Writing try-catch block using setjmp and longjmp

Swift is a great language because it lets you write safe code with concepts like optional, immutability, automatic memory management using ARC and more. But there is also another side to Swift which is less known. That is you can use it to write unsafe code. In Swift we have access to all C library and functions. Using these you can allocate raw memory using malloc, or release it using free and manipulate the memory and perform pointer arithmetic. These libraries are available in Swift to offer interoperability into Objective-C and usually begin with the word unsafe letting the developer know they are going down the dark path of segmentation fault. This power to write safe code to prevent beginner from shooting themselves in the foot but also giving advance developers who have been in the trenches of writing C or C++ code is what makes Swift great.

Having written bunch of C code in college I decided to see how easy it would be to write C like code in Swift. To my surprise Swift compiler lets you do a lot of primitive things possible in C but written in Swift language. Considering there is no native support for try-catch syntax in Swift I decided to implement a try-catch but using setjmp and longjmp. For those who are not aware setjmp is a way to save the code execution context in a buffer and later on in the code calling longjmp with that buffer will bring back the code execution to where the setjmp was called and return the value passed in the longjmp invocation. Using this you can think of setjmp as marking the start of your try block and longjmp as being the throw keyword which will bring the code execution back to the setjmp point from which you can go down a different path by evaluating the value returned by setjmp. Lets see how this is done with a code example:

let envBuffer = UnsafeMutablePointer<Int32>(malloc(UInt(sizeof(jmp_buf))))

let exceptionCode = setjmp(envBuffer)
// try Block
if exceptionCode == 0 {
    println("Doing some stuff")
    longjmp(envBuffer, 42) // Raising an exception with value 42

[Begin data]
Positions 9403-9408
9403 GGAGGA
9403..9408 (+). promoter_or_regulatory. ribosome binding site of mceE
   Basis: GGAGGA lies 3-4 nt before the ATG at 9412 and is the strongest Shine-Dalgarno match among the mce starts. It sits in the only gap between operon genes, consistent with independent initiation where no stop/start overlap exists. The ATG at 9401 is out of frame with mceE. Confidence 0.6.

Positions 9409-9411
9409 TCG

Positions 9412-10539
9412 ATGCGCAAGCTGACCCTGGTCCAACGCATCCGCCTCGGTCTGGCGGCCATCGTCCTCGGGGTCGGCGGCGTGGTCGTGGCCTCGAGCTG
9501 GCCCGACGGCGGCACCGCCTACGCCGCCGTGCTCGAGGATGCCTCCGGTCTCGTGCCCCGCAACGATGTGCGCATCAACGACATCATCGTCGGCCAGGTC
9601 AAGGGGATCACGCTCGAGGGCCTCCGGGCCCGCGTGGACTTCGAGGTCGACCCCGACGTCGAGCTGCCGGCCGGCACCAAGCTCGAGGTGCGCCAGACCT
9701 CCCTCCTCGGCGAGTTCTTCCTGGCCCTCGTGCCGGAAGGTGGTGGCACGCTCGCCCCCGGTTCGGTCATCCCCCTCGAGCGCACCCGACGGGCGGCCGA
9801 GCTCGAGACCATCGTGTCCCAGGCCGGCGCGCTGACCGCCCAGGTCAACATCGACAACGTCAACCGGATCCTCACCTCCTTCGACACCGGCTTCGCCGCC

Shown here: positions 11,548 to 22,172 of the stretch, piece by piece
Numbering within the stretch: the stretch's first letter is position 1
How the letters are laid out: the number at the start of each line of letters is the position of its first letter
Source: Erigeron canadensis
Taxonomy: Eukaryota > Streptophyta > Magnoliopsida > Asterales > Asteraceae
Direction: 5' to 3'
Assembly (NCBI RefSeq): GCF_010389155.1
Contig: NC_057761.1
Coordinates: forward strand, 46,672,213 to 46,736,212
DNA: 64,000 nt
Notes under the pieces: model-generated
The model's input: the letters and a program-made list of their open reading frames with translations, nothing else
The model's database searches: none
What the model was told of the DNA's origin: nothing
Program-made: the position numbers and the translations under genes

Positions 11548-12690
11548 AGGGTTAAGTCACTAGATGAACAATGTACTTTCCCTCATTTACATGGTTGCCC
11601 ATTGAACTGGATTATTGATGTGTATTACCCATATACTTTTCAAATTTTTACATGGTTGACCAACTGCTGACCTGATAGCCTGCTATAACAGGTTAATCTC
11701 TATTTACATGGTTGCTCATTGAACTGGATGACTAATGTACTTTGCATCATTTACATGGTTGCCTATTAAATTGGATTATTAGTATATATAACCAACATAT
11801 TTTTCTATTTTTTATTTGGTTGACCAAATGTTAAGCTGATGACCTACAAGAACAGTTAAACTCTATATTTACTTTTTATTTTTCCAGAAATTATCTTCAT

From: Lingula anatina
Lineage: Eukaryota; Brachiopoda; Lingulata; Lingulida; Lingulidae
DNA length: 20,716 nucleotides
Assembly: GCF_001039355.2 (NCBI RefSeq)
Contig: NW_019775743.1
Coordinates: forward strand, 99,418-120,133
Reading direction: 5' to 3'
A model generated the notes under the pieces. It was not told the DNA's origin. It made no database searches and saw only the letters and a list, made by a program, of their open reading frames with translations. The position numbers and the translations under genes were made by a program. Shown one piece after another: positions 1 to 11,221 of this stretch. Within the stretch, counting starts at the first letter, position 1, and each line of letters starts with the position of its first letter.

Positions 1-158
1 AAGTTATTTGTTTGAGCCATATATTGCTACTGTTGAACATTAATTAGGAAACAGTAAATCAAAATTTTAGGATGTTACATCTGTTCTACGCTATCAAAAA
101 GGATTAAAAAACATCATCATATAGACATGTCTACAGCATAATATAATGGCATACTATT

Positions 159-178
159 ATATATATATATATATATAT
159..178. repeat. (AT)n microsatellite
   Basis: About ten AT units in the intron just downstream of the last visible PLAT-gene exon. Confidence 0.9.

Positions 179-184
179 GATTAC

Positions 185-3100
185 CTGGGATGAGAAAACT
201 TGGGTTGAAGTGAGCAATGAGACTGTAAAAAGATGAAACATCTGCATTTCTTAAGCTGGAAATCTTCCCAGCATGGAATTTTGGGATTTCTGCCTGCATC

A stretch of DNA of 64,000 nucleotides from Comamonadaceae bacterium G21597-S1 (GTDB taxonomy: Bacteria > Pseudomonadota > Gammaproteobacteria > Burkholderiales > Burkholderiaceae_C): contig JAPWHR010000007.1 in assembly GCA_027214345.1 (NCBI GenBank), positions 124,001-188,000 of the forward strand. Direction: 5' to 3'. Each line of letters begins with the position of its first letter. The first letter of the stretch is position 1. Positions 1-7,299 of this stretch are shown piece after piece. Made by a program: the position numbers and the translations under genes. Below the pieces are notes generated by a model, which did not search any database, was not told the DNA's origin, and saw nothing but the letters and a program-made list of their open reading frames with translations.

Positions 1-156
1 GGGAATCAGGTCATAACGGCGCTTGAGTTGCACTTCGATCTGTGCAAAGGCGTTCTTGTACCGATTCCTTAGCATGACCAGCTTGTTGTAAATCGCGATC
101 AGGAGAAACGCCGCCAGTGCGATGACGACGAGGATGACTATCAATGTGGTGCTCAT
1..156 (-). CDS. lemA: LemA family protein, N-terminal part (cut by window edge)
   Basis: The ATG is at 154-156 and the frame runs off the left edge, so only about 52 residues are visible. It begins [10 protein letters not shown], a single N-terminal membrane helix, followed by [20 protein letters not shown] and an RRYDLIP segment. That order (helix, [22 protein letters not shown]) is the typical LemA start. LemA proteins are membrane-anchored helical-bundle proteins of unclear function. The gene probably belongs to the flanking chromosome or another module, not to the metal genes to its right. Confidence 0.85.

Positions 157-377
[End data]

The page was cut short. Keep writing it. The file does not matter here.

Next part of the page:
println("Exiting block") // This will never be called

// catch Block
} else {
    println("Exception Code: \(exceptionCode)")

Above is a simple example demonstrating try-catch and our ability to allocate raw memory and free it later, like in C. In the example you can consider the setjmp as marking the beginning of the try block which by default returns 0 on first invocation. The if block is like the try block where we execute our code and we simulate throwing of the exception using the longjmp. Here the longjmp will move the code execution back to where we called the setjmp which it figures out using the data in the envBuffer stored when we called setjmp. longjmp also takes a second parameter which is a value that is returned by setjmp when the code execution goes back to the line where setjmp was first invoked. So now exceptionCode is set to the value 42 passed in longjmp and we go in the else condition simulating the catch block which will print out the exceptionCode and we free up the memory in the end.

This was a simplified example but you can run the playground file on this Github repo to see a more involved example of try-catch where different types of exceptions are handled and the exception is caught and re-throwing using the same concepts as above.

This is in no way a good way to implement try-catch in Swift but a good experiment to see how we can do it using C libraries. The ability to do memory allocation and manipulation is promising for advance developers as now you do not have to write C code to do so. It is possible to do it all in Swift making it a versatile language unlike Java or Scala.

Source Code available on Github

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Ankur Patel


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Ankur અંકુર Patel

Full Stack Ruby on Rails, Frontend Web and native iOS App Developer | Author of "Hands-on Full-Stack Development with Swift"

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